While confined to a wheel chair for most of his life, Stephen Hawking revolutionized modern astrophysics by uncovering the mysteries of black holes – areas of space with such gravitational strength that not even light can escape them.
In his early twenties, Hawking contracted ALS (or Lou Gehrig's disease) – an illness which would slowly paralyze him over the course of his life. Despite his condition, he rose to prominence in Cambridge as a leading theoretical physicist. Inspired by the work of Roger Penrose, he began doing research on black holes and their relationship to the structure of the universe. He discovered that black holes emit radiation, now called Hawking Radiation, which causes them to gradually shrink, countering previous theories that they remain fixed.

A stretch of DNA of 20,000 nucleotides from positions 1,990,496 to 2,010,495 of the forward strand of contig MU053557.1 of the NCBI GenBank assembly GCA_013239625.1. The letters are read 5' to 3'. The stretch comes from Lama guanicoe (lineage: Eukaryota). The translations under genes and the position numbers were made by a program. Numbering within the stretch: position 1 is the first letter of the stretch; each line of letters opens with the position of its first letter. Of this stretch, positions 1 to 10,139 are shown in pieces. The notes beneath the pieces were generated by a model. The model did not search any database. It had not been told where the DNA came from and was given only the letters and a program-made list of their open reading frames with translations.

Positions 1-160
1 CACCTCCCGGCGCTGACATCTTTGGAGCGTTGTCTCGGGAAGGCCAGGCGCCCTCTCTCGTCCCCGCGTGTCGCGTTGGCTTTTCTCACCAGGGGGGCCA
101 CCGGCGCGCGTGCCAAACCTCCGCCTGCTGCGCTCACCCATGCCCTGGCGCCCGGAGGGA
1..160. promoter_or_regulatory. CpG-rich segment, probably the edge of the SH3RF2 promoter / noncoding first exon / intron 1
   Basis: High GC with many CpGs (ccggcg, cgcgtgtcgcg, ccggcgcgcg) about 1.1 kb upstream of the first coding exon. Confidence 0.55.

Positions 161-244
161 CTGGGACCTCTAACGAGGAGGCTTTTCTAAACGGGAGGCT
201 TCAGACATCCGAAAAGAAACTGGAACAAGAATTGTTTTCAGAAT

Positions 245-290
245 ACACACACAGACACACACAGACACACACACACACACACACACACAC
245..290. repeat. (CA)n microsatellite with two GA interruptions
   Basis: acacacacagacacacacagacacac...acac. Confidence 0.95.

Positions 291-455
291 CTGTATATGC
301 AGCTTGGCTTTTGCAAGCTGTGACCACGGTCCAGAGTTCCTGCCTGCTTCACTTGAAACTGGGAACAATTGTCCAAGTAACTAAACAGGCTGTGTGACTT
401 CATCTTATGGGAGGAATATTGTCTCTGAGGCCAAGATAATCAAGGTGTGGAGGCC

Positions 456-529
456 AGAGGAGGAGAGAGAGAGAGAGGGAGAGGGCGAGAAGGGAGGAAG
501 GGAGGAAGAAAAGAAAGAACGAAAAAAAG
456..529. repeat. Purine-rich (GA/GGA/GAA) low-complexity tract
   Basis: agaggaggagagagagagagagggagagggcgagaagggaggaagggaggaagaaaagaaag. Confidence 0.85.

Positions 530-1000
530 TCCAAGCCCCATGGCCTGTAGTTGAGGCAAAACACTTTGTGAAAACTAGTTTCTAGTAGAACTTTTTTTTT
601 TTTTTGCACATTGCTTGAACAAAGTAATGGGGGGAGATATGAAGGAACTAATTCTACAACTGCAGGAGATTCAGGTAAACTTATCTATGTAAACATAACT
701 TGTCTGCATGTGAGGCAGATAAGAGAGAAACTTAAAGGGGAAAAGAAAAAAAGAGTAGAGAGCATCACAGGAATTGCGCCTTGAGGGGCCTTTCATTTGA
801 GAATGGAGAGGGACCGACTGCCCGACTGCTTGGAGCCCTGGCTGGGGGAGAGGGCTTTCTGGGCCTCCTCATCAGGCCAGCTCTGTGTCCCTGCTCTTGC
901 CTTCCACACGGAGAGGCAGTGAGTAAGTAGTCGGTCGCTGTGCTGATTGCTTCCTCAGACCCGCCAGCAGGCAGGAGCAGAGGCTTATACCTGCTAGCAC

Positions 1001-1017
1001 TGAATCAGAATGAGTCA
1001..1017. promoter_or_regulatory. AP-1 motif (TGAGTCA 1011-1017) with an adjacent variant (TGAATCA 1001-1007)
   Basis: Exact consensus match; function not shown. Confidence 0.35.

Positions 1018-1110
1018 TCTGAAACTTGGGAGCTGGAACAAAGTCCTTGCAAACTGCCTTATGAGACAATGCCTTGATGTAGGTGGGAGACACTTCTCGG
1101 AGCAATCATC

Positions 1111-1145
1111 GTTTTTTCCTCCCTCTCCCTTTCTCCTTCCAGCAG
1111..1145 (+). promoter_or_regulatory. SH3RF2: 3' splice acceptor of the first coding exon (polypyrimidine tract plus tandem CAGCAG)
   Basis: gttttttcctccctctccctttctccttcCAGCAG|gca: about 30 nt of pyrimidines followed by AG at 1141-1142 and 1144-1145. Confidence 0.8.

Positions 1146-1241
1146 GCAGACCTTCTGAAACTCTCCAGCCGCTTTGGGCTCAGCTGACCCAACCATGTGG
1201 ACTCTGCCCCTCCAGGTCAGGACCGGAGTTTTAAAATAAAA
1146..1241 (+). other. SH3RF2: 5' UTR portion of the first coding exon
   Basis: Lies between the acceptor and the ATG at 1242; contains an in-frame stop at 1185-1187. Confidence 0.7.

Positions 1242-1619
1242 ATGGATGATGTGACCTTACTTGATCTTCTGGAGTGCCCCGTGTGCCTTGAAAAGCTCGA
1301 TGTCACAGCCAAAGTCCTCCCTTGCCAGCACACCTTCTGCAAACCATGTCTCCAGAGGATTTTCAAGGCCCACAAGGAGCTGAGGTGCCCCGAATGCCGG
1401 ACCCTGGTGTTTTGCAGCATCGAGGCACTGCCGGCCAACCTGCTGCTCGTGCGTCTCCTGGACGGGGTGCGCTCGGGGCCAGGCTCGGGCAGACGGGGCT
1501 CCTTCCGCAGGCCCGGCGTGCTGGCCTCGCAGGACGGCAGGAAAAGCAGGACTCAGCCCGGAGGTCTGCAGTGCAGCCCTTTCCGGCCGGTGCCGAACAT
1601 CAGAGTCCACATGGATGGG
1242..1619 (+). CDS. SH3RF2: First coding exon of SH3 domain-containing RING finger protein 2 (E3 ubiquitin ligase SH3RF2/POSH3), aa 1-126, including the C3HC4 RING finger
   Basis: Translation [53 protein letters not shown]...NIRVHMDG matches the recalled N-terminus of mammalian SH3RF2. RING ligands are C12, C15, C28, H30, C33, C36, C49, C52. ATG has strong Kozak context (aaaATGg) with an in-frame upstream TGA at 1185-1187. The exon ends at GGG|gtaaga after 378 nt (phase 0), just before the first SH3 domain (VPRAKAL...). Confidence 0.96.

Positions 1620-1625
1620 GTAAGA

In 1988, Hawking published the classic "A Brief History of Time: From the Big Bang to Black Holes," in which he outlined the history of cosmology and attempted to devise a unified theory of the universe, connecting General relativity and Quantum mechanics. The work sold over 10 million copies and became a cornerstone of modern physics and cosmology.
Stephen Hawking died on March 14th 2018 – the 139th anniversary of Albert Einstein’s birth.
- Stephen Hawking, Wikipedia.